Electric Chair Execution Set Tonight
Jul. 20, 2006
RICHMOND, Va. (AP) _ A convicted killer who chose the electric chair because he was apparently unnerved by the prospect of lethal injection awaited execution Thursday.
Brandon Hedrick, 27, was set to become the first person executed in the electric chair in the United States in more than two years.
He was condemned to die for the 1997 murder of 23-year-old Lisa Crider, who was abducted, robbed, raped and killed with a shotgun blast to the face.
Virginia's death row inmates are given the option of dying by injection or electrocution. Three other Virginia inmates have opted for the electric chair over injection since the state began giving inmates the choice in 1995.
Last week, several guards showed up at Hedrick's cell late at night to present him with a form on which he was told to choose his execution method, Hedrick's attorney Robert Lee said.
The guards ``begin talking about lethal injection _ talking about being strapped down to the table, being made to wait long periods of time, the difficulty sometimes in finding a vein,'' Lee said. ``That information coupled with general frustration produced this result.''
Lethal injection was adopted by many states in recent decades after it was portrayed as more humane than other methods of execution. But defense attorneys in recent months have argued around the country that the combination of drugs can in some cases cause excruciating pain. Last month, the U.S. Supreme Court ruled unanimously that death row inmates can challenge lethal injection as a civil rights issue.
Hedrick did not say the officers discussed reports of pain caused by the chemicals, Lee said. However, Hedrick ``had some awareness of the concerns that have been raised in other litigation _ the idea that you're anesthetized, but maybe you don't remain unconscious,'' Lee said.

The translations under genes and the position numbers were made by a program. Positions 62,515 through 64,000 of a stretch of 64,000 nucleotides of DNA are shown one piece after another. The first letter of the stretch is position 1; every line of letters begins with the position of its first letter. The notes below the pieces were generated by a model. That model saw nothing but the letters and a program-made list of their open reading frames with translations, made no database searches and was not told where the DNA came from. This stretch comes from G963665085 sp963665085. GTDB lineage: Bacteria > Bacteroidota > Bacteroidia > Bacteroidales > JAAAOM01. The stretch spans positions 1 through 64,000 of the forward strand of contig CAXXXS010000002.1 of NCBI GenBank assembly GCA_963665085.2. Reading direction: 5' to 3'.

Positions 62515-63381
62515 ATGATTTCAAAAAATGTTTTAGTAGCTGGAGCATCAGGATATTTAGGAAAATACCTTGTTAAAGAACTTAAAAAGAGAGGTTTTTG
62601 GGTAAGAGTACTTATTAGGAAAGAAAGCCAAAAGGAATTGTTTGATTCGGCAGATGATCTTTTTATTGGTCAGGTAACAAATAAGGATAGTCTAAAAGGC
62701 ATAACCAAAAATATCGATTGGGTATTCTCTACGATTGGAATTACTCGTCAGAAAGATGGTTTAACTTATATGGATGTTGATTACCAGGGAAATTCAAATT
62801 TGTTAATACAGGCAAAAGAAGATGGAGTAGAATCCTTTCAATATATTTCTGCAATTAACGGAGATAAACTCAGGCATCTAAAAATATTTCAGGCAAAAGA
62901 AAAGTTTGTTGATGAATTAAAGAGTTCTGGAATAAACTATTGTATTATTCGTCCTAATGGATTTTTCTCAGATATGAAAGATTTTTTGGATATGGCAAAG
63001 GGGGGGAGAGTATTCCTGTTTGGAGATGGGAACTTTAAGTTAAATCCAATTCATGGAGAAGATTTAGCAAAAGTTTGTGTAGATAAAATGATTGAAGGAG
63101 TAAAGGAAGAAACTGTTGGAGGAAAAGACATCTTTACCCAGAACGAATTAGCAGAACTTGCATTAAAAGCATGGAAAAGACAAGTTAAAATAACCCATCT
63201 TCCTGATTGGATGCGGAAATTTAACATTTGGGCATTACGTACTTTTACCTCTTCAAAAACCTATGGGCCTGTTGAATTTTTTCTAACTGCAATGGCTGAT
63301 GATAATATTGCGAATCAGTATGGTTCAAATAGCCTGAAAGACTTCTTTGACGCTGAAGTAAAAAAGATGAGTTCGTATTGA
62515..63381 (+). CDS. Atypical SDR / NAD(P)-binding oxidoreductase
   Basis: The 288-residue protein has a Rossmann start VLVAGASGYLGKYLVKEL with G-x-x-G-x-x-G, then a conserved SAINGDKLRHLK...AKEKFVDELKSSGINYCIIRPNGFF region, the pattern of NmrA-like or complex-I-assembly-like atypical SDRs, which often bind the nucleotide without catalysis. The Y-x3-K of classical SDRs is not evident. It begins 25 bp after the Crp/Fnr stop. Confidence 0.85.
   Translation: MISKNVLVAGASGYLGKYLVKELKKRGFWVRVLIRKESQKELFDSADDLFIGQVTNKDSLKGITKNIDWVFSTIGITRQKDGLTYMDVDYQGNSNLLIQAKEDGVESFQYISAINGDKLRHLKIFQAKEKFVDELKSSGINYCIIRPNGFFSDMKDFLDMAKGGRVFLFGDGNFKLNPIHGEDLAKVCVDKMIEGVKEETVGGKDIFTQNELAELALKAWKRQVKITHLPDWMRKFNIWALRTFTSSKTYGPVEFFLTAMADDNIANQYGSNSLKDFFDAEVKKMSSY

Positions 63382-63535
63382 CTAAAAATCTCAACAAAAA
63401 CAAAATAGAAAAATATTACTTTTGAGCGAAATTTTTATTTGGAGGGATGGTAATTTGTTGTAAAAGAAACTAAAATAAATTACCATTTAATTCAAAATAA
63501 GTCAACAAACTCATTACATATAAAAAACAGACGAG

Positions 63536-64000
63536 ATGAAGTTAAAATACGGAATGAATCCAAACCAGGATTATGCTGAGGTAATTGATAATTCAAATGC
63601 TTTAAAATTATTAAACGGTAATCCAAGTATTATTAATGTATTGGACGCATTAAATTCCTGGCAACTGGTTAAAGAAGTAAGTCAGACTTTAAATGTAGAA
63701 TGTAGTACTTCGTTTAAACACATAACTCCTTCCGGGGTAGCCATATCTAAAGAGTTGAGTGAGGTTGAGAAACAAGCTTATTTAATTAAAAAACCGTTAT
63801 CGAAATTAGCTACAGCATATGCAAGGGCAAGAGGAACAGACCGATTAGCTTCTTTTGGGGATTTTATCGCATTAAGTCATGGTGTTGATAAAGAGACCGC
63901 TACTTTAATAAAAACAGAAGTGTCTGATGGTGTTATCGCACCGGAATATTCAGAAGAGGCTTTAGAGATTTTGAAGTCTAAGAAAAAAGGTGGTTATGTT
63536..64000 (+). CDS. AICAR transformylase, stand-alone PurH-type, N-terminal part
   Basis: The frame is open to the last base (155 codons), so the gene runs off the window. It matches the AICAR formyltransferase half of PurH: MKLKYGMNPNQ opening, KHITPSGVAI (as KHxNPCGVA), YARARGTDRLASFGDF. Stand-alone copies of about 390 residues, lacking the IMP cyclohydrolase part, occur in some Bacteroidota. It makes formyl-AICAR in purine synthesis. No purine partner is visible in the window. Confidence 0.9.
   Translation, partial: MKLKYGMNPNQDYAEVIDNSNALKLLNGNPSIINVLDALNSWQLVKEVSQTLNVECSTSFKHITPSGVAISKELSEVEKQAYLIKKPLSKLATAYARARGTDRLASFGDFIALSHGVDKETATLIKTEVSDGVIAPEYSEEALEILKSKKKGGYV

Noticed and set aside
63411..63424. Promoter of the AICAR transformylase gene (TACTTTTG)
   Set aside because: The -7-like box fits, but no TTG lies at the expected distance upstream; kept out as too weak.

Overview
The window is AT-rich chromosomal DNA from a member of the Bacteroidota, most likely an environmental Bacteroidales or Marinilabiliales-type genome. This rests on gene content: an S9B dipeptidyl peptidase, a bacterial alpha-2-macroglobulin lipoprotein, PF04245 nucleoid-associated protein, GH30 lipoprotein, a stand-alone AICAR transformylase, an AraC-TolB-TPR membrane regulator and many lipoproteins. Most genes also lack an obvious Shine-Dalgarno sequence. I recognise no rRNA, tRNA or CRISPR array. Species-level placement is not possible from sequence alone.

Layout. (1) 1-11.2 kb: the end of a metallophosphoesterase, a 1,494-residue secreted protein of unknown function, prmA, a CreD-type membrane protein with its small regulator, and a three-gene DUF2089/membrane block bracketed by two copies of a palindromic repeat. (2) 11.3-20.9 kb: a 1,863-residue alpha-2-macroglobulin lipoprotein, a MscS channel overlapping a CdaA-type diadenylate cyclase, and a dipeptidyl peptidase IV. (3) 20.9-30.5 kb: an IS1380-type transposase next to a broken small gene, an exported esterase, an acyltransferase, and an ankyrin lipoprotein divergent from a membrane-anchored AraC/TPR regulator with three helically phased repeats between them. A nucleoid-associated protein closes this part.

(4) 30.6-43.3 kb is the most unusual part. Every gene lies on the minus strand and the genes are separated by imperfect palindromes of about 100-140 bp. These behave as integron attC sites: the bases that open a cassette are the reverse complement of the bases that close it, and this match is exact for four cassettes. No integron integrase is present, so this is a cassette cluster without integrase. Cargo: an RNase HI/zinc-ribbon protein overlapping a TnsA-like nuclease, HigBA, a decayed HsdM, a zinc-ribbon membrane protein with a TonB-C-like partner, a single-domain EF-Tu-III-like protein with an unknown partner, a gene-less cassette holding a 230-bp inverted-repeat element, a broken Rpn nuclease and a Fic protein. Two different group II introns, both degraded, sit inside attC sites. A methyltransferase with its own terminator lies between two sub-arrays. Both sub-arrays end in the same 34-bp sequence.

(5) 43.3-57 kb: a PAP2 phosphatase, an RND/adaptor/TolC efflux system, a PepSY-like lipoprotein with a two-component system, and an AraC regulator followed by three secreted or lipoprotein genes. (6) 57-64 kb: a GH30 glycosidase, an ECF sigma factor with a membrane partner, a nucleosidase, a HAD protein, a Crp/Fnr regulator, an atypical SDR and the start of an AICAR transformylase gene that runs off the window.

The defense attorney said he did not believe Hedrick was manipulated into choosing the electric chair, but added: ``Clearly, that stuff spooked him.''
Virginia Corrections Department spokesman Larry Traylor said he is confident the officers handled their task properly.
Virginia has had a few problems with electrocutions in the nearly 25 years since the state resumed use of the chair, which was built out of oak in 1909. In 1990, blood was seen streaming from a condemned man's mask. The following year, an inmate needed extra jolts to kill him after he survived the first round.
According to the Death Penalty Information Center, nine states allow some or all condemned inmates to choose between injection and another method. Ten states have the electric chair; only one of them _ Nebraska _ uses it exclusively.
Hedrick's attorneys asked the U.S. Supreme Court and Gov. Timothy M. Kaine to stop the execution, arguing among other things that he might be mentally retarded.
In 2002, the U.S. Supreme Court ruled it unconstitutional to execute the retarded. In Virginia, those who score 70 or below on an IQ test before they turn 18 generally are considered retarded.
Hedrick's IQ was measured at 76 during his trial, but his attorneys argued that the margin of error and the passage of time may mean his IQ is actually below 70.